13. . Edge and others cite that their "Retirement Visa" (technically, it is merely a 1-year extension to your Non-Immigrant O-A Visa) is processed overnight .. the passport is returned the next day, after which they can process their Multiple Entry Endorsement, taking a total of two days for both. I processed my retirement visa and multi-entry visa in BKK at the main Immigration office in Chaeng Wattana, where they do it all in a single sitting .. as many know, each Immigration office has their own work pace and often take frustrating liberties interpreting the regulations however they choose. As everyone cites, however, the retirement visa comes first and then the multi-entry visa. .
  14. . If I understand correctly, you took a taxi from the airport to Mo Chit Bus Terminal, for which the meter read THB 125, but the taxi driver wanted THB 200. As an obvious 'mark' (a vulnerable tourist, arriving in the middle of the night), you might well have been taken for THB 75 .. but, if you were being scammed by a Thai taxi driver, it would have most likely been for something more like 500-1,000 baht. But, as a newbie, not yet understanding the conventional taxi practices, you might merely have had an honest misunderstanding, fundj122 .. if I understood this correctly, that's my bet. The airport charges taxi drivers THB 50 service fee for allowing them to pick-up at the airport (the 'booking fee') .. this is passed through to the passenger .. if you took the toll road (say, for another THB 25), the toll road fee would also be passed through to the passenger. The THB 200 fare might have been an honest fare .. not all taxi drivers are scammers, but you'd be forgiven for thinking otherwise. In a nation where corruption is so widely practiced, especially against unsuspecting tourists, one cannot avoid being suspicious of any Thai with whom you have any commercial exchange .. even the police .. maybe even, especially the police. .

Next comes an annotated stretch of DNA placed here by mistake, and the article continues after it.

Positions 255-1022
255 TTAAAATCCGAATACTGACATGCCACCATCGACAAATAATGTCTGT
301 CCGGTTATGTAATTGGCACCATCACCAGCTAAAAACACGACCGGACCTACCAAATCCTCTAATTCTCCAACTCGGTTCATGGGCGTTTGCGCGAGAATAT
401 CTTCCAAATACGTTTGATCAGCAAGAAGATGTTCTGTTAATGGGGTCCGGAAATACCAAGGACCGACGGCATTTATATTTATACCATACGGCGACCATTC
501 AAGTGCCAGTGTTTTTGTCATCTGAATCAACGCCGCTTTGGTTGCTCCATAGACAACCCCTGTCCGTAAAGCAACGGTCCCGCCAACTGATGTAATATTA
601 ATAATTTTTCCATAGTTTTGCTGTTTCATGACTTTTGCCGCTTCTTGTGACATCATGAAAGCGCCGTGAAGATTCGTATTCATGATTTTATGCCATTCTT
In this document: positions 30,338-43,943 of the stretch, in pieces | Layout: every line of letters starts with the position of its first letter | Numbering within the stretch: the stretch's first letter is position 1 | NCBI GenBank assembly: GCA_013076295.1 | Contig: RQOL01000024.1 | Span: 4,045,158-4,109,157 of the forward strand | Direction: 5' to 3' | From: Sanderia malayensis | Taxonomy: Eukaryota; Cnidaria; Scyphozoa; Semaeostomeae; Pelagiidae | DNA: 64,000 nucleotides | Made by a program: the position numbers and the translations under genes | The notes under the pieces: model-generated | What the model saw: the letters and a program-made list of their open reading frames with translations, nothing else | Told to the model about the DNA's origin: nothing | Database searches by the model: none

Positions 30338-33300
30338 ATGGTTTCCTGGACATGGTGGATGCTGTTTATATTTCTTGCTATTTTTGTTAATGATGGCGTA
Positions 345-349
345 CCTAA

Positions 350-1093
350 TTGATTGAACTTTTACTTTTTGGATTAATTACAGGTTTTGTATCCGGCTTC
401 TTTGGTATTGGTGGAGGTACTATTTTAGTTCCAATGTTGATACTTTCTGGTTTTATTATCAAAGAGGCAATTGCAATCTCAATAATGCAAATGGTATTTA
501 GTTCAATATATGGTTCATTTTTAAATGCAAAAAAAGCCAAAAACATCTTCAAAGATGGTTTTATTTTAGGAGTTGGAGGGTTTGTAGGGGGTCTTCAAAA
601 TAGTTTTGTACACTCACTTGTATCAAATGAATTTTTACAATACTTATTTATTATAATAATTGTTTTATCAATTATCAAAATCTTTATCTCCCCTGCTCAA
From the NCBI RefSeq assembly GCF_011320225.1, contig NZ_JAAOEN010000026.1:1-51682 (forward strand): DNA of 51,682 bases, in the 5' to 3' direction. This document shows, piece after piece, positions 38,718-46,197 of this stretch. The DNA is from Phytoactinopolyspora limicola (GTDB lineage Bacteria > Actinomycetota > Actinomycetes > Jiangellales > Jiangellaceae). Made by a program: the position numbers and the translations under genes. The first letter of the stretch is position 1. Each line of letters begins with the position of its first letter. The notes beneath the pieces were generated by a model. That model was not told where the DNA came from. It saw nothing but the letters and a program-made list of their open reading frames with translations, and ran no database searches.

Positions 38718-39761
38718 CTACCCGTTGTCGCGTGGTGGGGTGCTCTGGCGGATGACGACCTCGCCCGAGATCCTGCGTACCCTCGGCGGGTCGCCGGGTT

15. . Hey, Short .. the airport taxi queue is always a risk .. with the automated taxi queue it is not a huge risk anymore, but it won't prevent you from drawing a suicide monkey, or a headstrong moron trying to muscle you into not using the meter, who are just enraging. Your best defence is to speak a bit of Thai .. greet them in Thai, tell them where you are going and tell them right upfront to take the toll road (easy to learn a few important Thai phrases) .. do not let them have the taxi queue ticket .. then sit back and go about your Internet business (no touristy gawking out the window) .. hopefully, they'll quickly determine you are not the tourist they are seeking to fleece. I live in BKK, so on departure flights I use GrabTaxi to collect me at my door, for convenience .. on arrivals to BKK, I have no problems taking a taxi out of the taxi queue. On arrivals to BKK, Short, you might try lighting-up the GrabTaxi app when you deplane to see if any of their drivers are about (their locations are cited on the app's map) .. there are usually a few of them hanging around outside the airport after dropping off their departing fares. GrabTaxi runs a great little service .. their airport fare is only about THB 250-300+toll to/from mid-Sukhumvit at off-peak hours .. the GrabCar option is about THB 400-500+toll .. the GrabCar Premium option is about THB 600+toll. Using GrabTaxi in BKK for a year+ now, and maybe 100+ trips, I have never been messed with .. not once .. their drivers 'get it'. Technology and the government are combining to bring BKK's notorious taxi crooks under more control .. these solutions will eventually reach the less-tamed Phuket and Pattaya trade areas, where it has long been open season on tourists. .